While this blog may be called PittWich, I was actually born in Baltimore, so naturally I’ve got a soft spot for all things crab: crab imprerial, soft shell crab, crab legs… and crab cakes. And when restaurants put a crab cake between a bun? It’s almost impossible to resist trying it out. So that’s exactly what I did when I visited one of the best and most underrated restaurants in Oakland, the Union Grill.
[DISCLAIMER: Unfortunately, this ‘wich is a special, so it won’t always be available for consumption when you visit the Grill. However, stop by, and even if they don’t have it, try something else! The food is great and the waffle fries are out of this world.]
Now, the crab-wich offered up was a “classic crab cake served on a potato roll with your choice of sauce/salsa”. I decided to try the fire-roasted corn salsa, which, don’t get me wrong, was a great and fresh compliment to the warm flavors of the crab. However, my brother also had this ‘wich and tried the lemon-cilantro (mustard?) sauce. If I were to have this again (and odds are good I will), I’d get that one: it’s got a certain citrus-y bite to it while still being cool and refreshing.
However, the sauce or salsa you decide upon doesn’t make this sandwich. This was quite possibly the simplest sandwich I’ve reviewed, not just because the entirety of the focus is on the crab cake, but because the cake itself was so streamlined and focused. There wasn’t an abundance of Old Bay (I’m sure this’ll disappoint some Baltimorons, but I was a big fan of this decision) or any unnecessary filler: this was a straight-up, bare bones crab cake, which makes all the difference. The way the Grill prepared it, I felt like I might walk out of the door when I was done and find myself stepping onto any given beach on the east coast and smelling the salty air of the ocean: this thing was pure seafood. The crab had a very strong pop; it was easy to tell that whoever made the crab cake had confidence in the flavor of the crab standing alone.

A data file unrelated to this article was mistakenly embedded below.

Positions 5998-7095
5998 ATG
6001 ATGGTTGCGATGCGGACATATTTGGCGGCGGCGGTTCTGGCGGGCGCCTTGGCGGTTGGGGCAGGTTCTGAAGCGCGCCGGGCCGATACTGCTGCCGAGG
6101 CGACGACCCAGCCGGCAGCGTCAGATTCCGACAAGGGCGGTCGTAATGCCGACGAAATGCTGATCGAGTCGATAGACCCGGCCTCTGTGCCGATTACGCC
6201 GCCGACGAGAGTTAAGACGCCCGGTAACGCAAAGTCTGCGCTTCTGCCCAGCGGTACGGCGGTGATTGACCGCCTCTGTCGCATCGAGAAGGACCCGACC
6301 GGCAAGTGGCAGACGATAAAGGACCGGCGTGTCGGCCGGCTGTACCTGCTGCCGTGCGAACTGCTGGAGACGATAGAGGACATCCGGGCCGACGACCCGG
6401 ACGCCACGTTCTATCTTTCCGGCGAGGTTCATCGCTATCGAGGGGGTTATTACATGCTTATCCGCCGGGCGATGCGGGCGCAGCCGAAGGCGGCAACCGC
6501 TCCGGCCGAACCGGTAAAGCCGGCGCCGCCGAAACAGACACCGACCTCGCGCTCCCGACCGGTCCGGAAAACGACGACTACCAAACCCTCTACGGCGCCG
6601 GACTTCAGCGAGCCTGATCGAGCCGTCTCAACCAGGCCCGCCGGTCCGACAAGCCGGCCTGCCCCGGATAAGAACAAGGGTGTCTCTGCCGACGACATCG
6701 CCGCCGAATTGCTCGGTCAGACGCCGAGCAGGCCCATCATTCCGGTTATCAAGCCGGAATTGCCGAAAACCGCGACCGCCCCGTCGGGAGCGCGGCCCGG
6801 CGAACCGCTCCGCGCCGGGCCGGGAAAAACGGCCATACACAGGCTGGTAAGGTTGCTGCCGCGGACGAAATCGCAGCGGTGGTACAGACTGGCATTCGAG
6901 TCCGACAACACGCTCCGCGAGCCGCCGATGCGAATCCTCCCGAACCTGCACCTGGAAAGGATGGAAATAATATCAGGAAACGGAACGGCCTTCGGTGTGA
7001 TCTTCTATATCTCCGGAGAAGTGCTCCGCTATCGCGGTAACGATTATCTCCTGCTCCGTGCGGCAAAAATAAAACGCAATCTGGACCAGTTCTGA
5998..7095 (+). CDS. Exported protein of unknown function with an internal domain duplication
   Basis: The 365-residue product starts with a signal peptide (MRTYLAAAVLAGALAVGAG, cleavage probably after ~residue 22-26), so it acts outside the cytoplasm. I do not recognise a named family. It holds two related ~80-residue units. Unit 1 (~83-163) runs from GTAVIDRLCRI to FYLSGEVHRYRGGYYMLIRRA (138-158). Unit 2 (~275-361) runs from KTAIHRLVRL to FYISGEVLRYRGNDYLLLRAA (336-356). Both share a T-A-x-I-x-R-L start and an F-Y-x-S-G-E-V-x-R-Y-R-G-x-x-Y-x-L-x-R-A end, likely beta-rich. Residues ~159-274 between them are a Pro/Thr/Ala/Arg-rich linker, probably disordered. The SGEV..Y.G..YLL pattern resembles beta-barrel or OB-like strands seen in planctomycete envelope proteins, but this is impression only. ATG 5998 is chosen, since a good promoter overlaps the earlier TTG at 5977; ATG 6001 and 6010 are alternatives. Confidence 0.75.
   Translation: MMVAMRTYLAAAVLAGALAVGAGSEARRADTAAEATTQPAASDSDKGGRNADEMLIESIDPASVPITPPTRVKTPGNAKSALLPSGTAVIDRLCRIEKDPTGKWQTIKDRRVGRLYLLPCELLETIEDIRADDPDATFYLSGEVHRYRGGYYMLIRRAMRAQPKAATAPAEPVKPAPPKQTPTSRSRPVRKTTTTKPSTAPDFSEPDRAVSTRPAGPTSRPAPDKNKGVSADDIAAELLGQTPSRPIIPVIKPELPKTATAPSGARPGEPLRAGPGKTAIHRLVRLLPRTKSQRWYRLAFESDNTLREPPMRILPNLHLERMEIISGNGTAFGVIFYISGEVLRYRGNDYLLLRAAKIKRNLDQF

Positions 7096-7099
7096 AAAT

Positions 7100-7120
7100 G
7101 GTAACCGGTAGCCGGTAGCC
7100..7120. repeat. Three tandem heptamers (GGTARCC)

Surprisingly enough, it’s a risky proposition for most people who make these cakes daily, but here the “gamble” on the flavor being enough to drive an entire sandwich pays off: crab is one of the most satisfyingly refreshing tastes in the entire gamut of seafood, and this is one seriously successful sea-wich. If you were able to find a person who knows about Baltimore’s fame for crab and yet ignorant of Baltimore’s Old Bay obsession and then gave them this sandwich, I bet they’d think it came straight from the Inner Harbor.